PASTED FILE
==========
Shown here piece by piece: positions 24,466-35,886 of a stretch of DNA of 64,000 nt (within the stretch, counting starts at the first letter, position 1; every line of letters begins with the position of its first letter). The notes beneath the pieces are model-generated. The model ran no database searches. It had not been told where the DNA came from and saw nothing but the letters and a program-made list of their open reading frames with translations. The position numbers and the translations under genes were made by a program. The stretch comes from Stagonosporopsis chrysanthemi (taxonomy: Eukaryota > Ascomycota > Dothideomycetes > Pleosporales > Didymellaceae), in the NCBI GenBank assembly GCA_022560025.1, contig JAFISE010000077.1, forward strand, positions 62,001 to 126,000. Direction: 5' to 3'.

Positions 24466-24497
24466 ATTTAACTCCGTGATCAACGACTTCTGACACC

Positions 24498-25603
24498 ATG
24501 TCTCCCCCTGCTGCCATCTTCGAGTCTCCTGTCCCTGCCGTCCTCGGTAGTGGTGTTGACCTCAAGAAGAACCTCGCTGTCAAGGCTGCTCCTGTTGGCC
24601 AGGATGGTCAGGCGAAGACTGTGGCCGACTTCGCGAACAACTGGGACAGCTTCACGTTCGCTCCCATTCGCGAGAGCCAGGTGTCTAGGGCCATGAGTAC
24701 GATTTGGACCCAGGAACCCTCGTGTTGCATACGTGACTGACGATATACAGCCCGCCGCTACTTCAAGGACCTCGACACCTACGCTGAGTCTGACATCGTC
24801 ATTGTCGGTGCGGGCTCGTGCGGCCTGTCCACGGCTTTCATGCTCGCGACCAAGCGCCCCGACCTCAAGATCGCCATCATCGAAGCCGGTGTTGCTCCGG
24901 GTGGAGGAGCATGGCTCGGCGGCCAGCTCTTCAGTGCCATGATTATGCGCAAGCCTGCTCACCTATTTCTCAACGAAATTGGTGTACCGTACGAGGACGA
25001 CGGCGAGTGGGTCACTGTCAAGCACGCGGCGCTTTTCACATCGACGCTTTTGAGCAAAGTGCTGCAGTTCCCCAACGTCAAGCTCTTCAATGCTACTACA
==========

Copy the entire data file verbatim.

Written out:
Shown here piece by piece: positions 24,466-35,886 of a stretch of DNA of 64,000 nt (within the stretch, counting starts at the first letter, position 1; every line of letters begins with the position of its first letter). The notes beneath the pieces are model-generated. The model ran no database searches. It had not been told where the DNA came from and saw nothing but the letters and a program-made list of their open reading frames with translations. The position numbers and the translations under genes were made by a program. The stretch comes from Stagonosporopsis chrysanthemi (taxonomy: Eukaryota > Ascomycota > Dothideomycetes > Pleosporales > Didymellaceae), in the NCBI GenBank assembly GCA_022560025.1, contig JAFISE010000077.1, forward strand, positions 62,001 to 126,000. Direction: 5' to 3'.

Positions 24466-24497
24466 ATTTAACTCCGTGATCAACGACTTCTGACACC

Positions 24498-25603
24498 ATG
24501 TCTCCCCCTGCTGCCATCTTCGAGTCTCCTGTCCCTGCCGTCCTCGGTAGTGGTGTTGACCTCAAGAAGAACCTCGCTGTCAAGGCTGCTCCTGTTGGCC
24601 AGGATGGTCAGGCGAAGACTGTGGCCGACTTCGCGAACAACTGGGACAGCTTCACGTTCGCTCCCATTCGCGAGAGCCAGGTGTCTAGGGCCATGAGTAC
24701 GATTTGGACCCAGGAACCCTCGTGTTGCATACGTGACTGACGATATACAGCCCGCCGCTACTTCAAGGACCTCGACACCTACGCTGAGTCTGACATCGTC
24801 ATTGTCGGTGCGGGCTCGTGCGGCCTGTCCACGGCTTTCATGCTCGCGACCAAGCGCCCCGACCTCAAGATCGCCATCATCGAAGCCGGTGTTGCTCCGG
24901 GTGGAGGAGCATGGCTCGGCGGCCAGCTCTTCAGTGCCATGATTATGCGCAAGCCTGCTCACCTATTTCTCAACGAAATTGGTGTACCGTACGAGGACGA
25001 CGGCGAGTGGGTCACTGTCAAGCACGCGGCGCTTTTCACATCGACGCTTTTGAGCAAAGTGCTGCAGTTCCCCAACGTCAAGCTCTTCAATGCTACTACA